The Boy With Fish and Loaves
Open Your Bible
John 6:1-14, John 6:22-40, 2 Kings 4:42-44, Matthew 5:6
On my birthday, my team at work went to lunch. After the burgers and fries, and while I sipped a delicious peanut butter milkshake, they asked me the annual “birthday questions”: What surprised you most this year? What was the hardest part of the year? The best? What did you learn about the Lord this year?
I’ve learned many things about the Lord this year, but when I surveyed the last 365 days, it was encouraging and humbling to see a silver thread, a theme woven throughout the choices and challenges my family had made and experienced in 2019. The thread? His provision. His bountiful, beautiful, magnificent provision. He made a way in every desert (Isaiah 43:19). Every valley had a way out, every mountain had a gentle slope down.
Jesus provides beautifully and bountifully in today’s story about the boy who had five loaves and two fishes. We discover very little about the boy from the text itself, just that he was young (anywhere from a child to a man in his twenties), and that he was likely poor because the bread is described as being made of barley, which was common to the poor. But there’s another interesting detail tucked in there: it was almost Passover (John 6:4)—the Jewish holiday and feast celebrating God’s provision as He delivered His people from Egypt, the manna and quail they feasted on in the desert, and the promised land they inherited.
Bread is a silver thread running through Scripture, a reminder of God’s provision: manna in the desert (Exodus 16), Elisha’s miracle (2 Kings 4), and the provision of wheat for Ruth (Ruth 2). This event with the boy’s bread and fish took place shortly before Passover, and afterward, Jesus taught that He was the bread of life, sent from heaven (John 6:35). “This is the work of God,” Jesus said, “that you believe in the one he has sent” (v.29).
A few chapters later, during Passover, Jesus and His disciples broke bread together (John 13). While John doesn’t record the conversation where Jesus blesses the bread and the wine and institutes the Lord’s supper, the other three Gospels do. Jesus, who had a short time before taught His disciples that He is the very bread of life, now broke a loaf, blessed it, and shared it with them.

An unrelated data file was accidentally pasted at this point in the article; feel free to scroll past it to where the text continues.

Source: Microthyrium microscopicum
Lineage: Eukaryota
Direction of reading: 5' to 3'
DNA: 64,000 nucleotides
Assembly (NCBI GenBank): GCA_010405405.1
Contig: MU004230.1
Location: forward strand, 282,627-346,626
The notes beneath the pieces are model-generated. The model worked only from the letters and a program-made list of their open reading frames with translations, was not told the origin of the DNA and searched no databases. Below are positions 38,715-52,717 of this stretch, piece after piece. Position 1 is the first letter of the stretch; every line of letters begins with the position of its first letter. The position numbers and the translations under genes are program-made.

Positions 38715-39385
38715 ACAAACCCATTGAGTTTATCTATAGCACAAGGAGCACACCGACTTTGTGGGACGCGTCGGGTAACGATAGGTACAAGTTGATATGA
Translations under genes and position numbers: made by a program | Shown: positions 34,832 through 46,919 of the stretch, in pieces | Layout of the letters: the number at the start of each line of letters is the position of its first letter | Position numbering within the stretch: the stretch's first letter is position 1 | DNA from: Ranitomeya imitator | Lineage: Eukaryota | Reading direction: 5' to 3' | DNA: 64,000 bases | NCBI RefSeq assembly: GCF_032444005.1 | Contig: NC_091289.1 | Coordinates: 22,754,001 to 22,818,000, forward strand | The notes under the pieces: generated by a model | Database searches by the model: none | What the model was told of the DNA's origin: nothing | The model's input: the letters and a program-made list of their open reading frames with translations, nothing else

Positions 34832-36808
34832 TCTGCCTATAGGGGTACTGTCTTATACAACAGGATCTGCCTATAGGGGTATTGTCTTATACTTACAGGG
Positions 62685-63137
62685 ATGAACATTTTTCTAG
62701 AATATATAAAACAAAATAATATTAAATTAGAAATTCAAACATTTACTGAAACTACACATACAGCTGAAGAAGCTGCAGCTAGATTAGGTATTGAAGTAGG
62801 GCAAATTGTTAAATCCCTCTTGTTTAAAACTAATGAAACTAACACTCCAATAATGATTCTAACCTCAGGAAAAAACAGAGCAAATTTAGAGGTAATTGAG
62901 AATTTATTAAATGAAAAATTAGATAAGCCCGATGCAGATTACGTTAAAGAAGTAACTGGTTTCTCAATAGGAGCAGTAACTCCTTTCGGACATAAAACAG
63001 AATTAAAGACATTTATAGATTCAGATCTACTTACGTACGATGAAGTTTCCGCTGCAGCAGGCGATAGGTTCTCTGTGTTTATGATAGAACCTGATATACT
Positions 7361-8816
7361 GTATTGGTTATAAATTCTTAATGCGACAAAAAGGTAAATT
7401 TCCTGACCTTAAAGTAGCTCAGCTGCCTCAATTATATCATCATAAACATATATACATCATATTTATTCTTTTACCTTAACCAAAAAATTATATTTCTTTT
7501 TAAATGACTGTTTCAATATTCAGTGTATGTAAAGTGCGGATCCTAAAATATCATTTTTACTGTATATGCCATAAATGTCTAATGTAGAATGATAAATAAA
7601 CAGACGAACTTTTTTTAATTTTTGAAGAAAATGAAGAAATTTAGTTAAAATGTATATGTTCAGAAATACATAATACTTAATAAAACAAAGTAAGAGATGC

And he took bread, gave thanks, broke it, gave it to them,
and said, “This is my body, which is given for you.
Do this in remembrance of me” (Luke 22:19).
After He is risen, He provides again through bread. He walks the Emmaus Road with two disciples, who do not recognize Him, and they invite Him to stay with them that night. And “it was as he reclined at the table with them that he took the bread, blessed and broke it, and gave it to them. Then their eyes were opened, and they recognized him” (Luke 24:30–31). The disciples race to Jerusalem to find the rest of the disciples, describing “how he was made known to them in the breaking of the bread” (v.35).
How many times throughout Scripture has God made Himself known through the breaking of bread? The Israelites, wandering through the desert with more manna than they could eat. Widowed Ruth’s overflowing baskets of wheat. Elisha’s miracle. A poor boy and his five loaves, multiplied to feed thousands.
Jesus is the bread of life, and He died on the cross in the ultimate act of bountiful and beautiful provision. And we, the communion of saints, have the privilege of sharing in that bread every time we partake in the Lord’s Supper. May Christ, our bread of life, always be made known through the breaking of the bread, the sign of God’s abundant provision to His people, throughout history and today.